July 4 White House ceremony: Military members become citizens

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Story highlights

  • President Barack Obama participates in a naturalization ceremony for military members
  • The ceremony takes on greater impact as a debate rages about immigration reform
  • Thousands of immigrant children are flooding into the U.S. from Central America
  • Buses with immigrants bound for detention centers have been met by angry protestors

President Barack Obama sought to put a human face on the heated political debate over immigration on Friday when he oversaw a naturalization ceremony for members of the military.

In what's become a White House tradition, Obama hosted immigrants who signed up to serve in the military, or whose spouses enlisted, and watched as they were sworn in as American citizens.

The roster included 15 active duty members, two veterans, one reservist and seven military spouses.

"You did something extraordinary: You signed up to serve in the United States military," Obama told the new citizens on Friday. "You answered the call --- to fight and potentially to give your life for a country that you didn't fully belong to yet. You understood what makes us American is not just circumstances of birth, or the names in our family tree. It's that timeless belief that from many we are one."

Oscar Vanegas Gonzalez, a Marine private first class who was born in Guatemala and came to the United States when he was 19, became a citizen at the White House on Friday.

In Guatemala, "it was hard to have a good future," Gonzalez said.

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"This is a great nation. I want to be a part of this," he said. "There are so many options and opportunities of just being someone here, in the United States of America."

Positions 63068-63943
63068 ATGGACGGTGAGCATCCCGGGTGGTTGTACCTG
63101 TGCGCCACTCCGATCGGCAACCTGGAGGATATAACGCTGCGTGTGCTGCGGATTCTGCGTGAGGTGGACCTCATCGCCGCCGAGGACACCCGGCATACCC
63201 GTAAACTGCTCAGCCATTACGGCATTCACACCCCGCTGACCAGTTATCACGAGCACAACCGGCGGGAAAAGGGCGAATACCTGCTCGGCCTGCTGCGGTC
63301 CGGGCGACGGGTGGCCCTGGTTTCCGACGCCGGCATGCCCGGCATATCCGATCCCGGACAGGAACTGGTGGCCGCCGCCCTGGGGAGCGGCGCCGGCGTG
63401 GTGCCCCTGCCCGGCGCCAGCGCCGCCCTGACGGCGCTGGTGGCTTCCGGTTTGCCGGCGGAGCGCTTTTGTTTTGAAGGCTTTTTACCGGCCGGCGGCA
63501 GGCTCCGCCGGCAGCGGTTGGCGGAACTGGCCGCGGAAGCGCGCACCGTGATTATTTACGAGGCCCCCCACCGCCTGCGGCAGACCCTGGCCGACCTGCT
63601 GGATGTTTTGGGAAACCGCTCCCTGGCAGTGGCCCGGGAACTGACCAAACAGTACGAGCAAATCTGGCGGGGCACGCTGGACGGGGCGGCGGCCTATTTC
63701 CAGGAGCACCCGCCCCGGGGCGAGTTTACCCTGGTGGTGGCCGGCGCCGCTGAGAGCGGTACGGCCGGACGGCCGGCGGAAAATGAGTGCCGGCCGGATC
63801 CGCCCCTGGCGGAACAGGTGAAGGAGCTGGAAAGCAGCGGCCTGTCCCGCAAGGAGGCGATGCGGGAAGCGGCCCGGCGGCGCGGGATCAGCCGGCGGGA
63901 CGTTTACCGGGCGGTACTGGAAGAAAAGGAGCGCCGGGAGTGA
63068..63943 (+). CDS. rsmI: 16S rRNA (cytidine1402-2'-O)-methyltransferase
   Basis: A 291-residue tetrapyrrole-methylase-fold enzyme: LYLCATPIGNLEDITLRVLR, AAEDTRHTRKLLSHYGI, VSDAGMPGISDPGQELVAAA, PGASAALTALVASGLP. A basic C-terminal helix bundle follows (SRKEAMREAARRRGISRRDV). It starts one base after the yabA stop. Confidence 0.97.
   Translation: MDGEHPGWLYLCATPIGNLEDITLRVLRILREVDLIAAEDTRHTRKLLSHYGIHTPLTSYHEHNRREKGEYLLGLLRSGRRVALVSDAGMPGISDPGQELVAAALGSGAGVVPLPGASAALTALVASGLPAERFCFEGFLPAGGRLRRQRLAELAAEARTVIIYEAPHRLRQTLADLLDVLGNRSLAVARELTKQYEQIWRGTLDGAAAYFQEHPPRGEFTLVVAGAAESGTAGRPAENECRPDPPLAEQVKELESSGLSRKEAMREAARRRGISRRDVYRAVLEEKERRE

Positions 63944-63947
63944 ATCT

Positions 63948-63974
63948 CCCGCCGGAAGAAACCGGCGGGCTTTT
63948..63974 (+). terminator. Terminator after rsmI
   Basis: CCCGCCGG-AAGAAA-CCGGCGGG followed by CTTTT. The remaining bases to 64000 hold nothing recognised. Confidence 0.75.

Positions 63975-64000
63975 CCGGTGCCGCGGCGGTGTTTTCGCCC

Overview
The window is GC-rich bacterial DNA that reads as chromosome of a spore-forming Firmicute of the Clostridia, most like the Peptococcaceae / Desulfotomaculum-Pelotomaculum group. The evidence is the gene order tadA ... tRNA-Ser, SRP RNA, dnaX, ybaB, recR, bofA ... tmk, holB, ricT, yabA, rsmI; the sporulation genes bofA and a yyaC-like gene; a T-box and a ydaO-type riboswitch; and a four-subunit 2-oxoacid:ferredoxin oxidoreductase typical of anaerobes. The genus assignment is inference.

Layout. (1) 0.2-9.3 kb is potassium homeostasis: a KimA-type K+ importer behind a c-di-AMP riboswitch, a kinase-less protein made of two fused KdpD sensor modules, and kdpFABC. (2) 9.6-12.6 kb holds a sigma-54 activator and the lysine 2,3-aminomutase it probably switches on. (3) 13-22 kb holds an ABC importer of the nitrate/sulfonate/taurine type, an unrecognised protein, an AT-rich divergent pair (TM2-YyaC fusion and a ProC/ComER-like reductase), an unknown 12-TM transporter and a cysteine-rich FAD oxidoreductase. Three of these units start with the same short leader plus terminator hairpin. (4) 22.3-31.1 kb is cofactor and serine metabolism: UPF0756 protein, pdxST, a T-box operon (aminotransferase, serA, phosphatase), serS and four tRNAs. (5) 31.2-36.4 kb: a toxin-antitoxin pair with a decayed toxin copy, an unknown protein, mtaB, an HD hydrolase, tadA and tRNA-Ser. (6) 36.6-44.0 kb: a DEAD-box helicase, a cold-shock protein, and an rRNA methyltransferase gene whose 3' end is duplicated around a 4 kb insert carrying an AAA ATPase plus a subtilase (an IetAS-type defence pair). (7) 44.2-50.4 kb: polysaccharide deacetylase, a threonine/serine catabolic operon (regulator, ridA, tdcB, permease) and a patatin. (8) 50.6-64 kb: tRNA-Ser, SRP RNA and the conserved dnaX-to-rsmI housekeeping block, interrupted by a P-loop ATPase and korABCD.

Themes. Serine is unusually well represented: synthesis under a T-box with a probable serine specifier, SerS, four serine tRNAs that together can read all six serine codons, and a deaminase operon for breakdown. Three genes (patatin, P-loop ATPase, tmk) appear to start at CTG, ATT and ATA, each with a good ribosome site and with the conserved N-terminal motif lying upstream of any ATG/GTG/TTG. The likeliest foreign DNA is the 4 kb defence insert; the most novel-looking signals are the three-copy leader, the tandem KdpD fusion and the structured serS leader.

The President has hosted naturalization ceremonies for military families in four of his five years in the White House.

Immigration debate

Friday's event, however, comes amid a fiery debate among lawmakers over immigration reform and border security, spurred in part by an influx of immigrant children arriving in the United States without their parents.

Obama has vowed to follow the law in deporting the children, who officials say are fleeing violence in the Central American nations of Honduras, Guatemala and El Salvador.

The White House says the situation underscores the need to fix a broken immigration system, including calling for the passage of a comprehensive package of reforms approved by the Senate last year.

That measure has stalled in the Republican-controlled House, leading Obama this week to announce he was planning to take executive action to make some changes on his own.

Obama actions

Officials haven't previewed what specific actions Obama may take, though the Department of Homeland Security is currently reviewing its deportation policy to locate ways to make it more "humane."

That could include extending a deferred deportation rule Obama signed in 2012 for young immigrants brought here by their families.

"I'm going to keep doing everything I can do to keep making our immigration system smarter and more efficient so hardworking men and women like all of you have the opportunity to join the American family and to serve our great nation," Obama said during the naturalization ceremony on Friday. "So we can be stronger and more prosperous and more whole --- together."

Former President George W. Bush signed an executive order in 2002 allowing for expedited naturalization for immigrant servicemen and women who enlisted after September 11, 2001.

Since then, more than 90,000 military members have become citizens, along with some of their children and spouses.

Obama's Independence Day continues later in the evening with a party on the South Lawn for military families that features a performance by Pitbull and a prime viewing spot for fireworks on the National Mall.

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Nationality, identity and the Pledge of Allegiance: Becoming an American citizen